Two examples of such unexplained behavior involve sexual gratification and cruelty. Erika visits an adult bookstore and despite running into a student, she displays no embarrassment, nor does she make a quick exit. She even waits among a crowd of men for her turn in a peep show booth. It is her that we see a character unlike any we have seen before. She is strong, confident, and unwavering; it is the men who fumble and look away with flushed cheeks. Upon entering the booth, she passionately inhales the aroma of semen on a used tissue, seemingly gratified and complete. Who is this woman? Why does she take these risks? Still, we are intrigued, because she is a woman in a “man’s domain,” so to speak, but also because we cannot make immediate connections between the sexual behavior and anything in her personal or professional life. The other scene involves Erika placing a broken glass in the pocket of a student at a concert. Perhaps Erika senses the competition (and talent) of a fellow woman, but nothing is made overt. The young woman severely injures her hand and as we watch Erika for her reaction, we do not see giddy delight, nor do we see shame. Instead, the action appears to be quite routine; yet another quiet victory for Erika’s psyche.

Erika and Walter’s relationship grows more intense, and in a scene of dark humor and quiet sadness, Erika brings Walter home, only to have her mother attempt to interfere with the situation. Erika’s mother appears all too knowing of what might occur behind the locked door of the bedroom, and she insists on keeping them apart. Erika even moves furniture in front of the door to block her mother’s entrance. It is in this scene that Erika reveals her wishes to Walter. The audience is not given access to these desires, but based on Walter’s reaction, it is clear that they are on a level of perversion he could not possibly understand. Walter is stunned, yet Erika remains persistent; she needs to be brutalized, yet always in control (these are her needs after all). What motivates these desires? Self-hatred? The burden of genius? The need, despite holding a position of great respect and admiration, to feel as most women have felt throughout history, subservient and degraded in the company of men? We can hypothesize, yes, but it would be fruitless to expect closure in this instance. Even if an idea carried sufficient weight, it would serve only to undermine the mystery of Erika’s nature. Surely there are questions that do not have answers and when it comes to sexuality, such “answers” are rarely in the realm of the rational. As Woody Allen has said on many occasions, “The heart wants what it wants.”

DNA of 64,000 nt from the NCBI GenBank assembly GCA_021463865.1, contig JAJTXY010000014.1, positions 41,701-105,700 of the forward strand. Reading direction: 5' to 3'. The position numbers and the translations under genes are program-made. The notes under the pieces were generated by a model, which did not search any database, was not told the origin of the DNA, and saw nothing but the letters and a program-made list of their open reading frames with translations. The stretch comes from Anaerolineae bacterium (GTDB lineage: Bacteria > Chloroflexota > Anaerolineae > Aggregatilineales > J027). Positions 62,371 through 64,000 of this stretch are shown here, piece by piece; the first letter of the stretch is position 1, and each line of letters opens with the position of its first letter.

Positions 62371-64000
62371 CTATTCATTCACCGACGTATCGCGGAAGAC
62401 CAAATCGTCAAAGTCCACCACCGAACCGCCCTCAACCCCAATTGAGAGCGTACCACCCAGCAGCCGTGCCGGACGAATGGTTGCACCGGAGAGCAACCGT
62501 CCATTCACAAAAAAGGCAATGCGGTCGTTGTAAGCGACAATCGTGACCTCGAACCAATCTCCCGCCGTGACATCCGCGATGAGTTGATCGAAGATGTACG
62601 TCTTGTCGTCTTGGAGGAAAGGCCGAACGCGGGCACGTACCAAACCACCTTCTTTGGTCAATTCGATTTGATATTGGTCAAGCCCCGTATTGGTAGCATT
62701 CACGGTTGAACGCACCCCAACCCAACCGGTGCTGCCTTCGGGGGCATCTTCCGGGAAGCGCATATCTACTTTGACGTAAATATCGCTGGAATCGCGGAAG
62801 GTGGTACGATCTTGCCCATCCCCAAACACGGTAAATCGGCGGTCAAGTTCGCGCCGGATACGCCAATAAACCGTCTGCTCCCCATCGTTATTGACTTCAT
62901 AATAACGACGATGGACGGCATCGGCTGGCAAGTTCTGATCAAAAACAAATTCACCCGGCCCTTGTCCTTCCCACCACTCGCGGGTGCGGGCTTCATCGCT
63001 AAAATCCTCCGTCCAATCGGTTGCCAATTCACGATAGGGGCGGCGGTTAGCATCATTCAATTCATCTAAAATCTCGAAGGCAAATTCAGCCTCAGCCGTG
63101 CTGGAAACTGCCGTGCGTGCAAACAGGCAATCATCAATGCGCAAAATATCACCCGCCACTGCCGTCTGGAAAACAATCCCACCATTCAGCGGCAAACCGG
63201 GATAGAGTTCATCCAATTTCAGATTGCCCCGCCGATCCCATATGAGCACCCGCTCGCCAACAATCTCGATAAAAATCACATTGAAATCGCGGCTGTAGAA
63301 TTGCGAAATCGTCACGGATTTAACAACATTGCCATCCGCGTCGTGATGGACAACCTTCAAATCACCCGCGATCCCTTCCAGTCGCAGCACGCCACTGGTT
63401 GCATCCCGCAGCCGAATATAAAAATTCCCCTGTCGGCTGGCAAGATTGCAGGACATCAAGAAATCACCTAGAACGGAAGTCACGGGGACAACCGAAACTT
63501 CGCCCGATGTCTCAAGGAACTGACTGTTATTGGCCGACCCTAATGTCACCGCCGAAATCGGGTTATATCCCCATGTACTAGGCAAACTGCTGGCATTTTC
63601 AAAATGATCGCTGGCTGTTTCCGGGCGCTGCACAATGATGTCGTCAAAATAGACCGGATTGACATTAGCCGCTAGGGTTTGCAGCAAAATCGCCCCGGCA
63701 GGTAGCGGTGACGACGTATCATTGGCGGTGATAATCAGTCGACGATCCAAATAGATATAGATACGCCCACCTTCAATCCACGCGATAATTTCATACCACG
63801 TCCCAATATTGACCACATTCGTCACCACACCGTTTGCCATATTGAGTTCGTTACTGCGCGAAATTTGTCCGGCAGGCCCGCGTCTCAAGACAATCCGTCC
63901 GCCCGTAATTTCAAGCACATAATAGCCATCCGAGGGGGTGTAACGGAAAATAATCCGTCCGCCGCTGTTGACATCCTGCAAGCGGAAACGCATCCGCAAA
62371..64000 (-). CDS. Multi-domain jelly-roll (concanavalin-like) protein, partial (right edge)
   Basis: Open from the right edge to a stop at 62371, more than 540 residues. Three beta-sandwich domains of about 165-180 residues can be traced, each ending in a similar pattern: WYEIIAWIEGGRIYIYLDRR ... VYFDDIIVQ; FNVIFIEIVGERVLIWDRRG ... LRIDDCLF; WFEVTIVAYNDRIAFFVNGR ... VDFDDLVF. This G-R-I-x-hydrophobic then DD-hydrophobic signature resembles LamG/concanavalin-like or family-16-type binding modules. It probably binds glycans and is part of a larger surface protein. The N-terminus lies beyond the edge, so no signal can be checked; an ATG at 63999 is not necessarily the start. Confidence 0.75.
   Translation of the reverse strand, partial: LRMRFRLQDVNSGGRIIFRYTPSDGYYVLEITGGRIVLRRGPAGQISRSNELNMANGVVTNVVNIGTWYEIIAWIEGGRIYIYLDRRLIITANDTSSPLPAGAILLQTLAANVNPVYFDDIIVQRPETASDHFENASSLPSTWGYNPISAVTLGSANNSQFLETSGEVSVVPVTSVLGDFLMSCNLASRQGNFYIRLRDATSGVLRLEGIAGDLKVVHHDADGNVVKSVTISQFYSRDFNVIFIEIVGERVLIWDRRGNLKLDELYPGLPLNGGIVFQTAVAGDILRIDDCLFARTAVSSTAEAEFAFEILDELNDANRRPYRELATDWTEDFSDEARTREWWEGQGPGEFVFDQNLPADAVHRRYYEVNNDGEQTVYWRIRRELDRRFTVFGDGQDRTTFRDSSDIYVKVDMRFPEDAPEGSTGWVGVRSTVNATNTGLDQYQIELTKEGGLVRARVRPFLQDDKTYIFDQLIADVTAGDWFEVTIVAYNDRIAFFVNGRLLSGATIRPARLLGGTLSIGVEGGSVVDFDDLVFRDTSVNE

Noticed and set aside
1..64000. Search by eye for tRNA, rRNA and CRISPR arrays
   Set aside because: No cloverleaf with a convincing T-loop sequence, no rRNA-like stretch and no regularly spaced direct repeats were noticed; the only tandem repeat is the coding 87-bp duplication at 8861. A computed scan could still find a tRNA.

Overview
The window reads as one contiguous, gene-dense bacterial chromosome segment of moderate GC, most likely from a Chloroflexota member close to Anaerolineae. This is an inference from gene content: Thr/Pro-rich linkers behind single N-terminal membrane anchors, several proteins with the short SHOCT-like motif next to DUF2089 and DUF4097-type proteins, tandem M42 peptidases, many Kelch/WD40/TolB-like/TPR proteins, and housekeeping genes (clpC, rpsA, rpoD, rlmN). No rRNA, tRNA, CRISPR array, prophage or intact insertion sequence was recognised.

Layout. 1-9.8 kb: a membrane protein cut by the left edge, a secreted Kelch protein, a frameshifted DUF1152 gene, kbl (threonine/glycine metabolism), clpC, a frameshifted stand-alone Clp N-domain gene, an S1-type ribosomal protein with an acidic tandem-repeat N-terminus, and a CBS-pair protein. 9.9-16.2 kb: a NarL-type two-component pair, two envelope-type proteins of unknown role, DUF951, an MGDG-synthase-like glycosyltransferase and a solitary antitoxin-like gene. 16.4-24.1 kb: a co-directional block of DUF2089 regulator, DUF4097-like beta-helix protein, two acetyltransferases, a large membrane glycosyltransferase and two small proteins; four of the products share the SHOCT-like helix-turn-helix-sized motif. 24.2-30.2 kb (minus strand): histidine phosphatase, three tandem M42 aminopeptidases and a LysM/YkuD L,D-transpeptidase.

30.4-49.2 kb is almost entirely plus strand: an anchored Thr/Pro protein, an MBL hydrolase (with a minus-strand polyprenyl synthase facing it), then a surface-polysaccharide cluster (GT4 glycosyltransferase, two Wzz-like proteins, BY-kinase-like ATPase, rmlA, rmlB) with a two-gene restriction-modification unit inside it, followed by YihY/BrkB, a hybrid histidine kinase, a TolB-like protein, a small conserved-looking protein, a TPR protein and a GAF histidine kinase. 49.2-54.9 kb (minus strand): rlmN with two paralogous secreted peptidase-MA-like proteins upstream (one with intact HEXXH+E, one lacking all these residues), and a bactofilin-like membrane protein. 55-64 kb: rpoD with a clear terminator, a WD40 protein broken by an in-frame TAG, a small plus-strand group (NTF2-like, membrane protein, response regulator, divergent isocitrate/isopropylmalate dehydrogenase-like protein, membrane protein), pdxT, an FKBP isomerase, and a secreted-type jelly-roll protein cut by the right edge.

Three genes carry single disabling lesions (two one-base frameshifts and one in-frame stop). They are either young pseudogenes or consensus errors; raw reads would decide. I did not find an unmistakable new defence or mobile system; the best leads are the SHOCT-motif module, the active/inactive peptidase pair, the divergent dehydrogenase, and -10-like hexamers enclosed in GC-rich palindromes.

In all, this is not a film about plot, but rather one of character and observation. This is most apparent at the “conclusion” of the film, which predictably left fellow patrons disgusted and frustrated (I do believe several of these literal-minded old geezers shouted their objections). I will not reveal the events that unfold at the end, but let it be said that there are no farewell concerts where all are redeemed, nor does love triumph over all. Instead, we are left with even more questions. And, in the best cinematic tradition, we can believe that the characters live on after the reel ends, facing the demons that stubbornly refuse to be resolved in the span of a few hours in the dark.

Special Ruthless Ratings

  • Number of times I felt this was among the best films of the year: 5
  • Number of times I realized, sadly, that the overwhelming majority of films released this year will be closer in content to The Master of Disguise: 12
  • Number of times I have sniffed used tissue in a porno booth: 0
  • Number of times, however, I have provided the necessary substance to allow others to indulge in that pursuit: 9
About Matt

Matt is the site’s Longest Serving Critic and chief misanthrope. He divides his time between classics of cinema and the most ridiculous movies he can find on Redbox.
Follow Matt: @mattcale52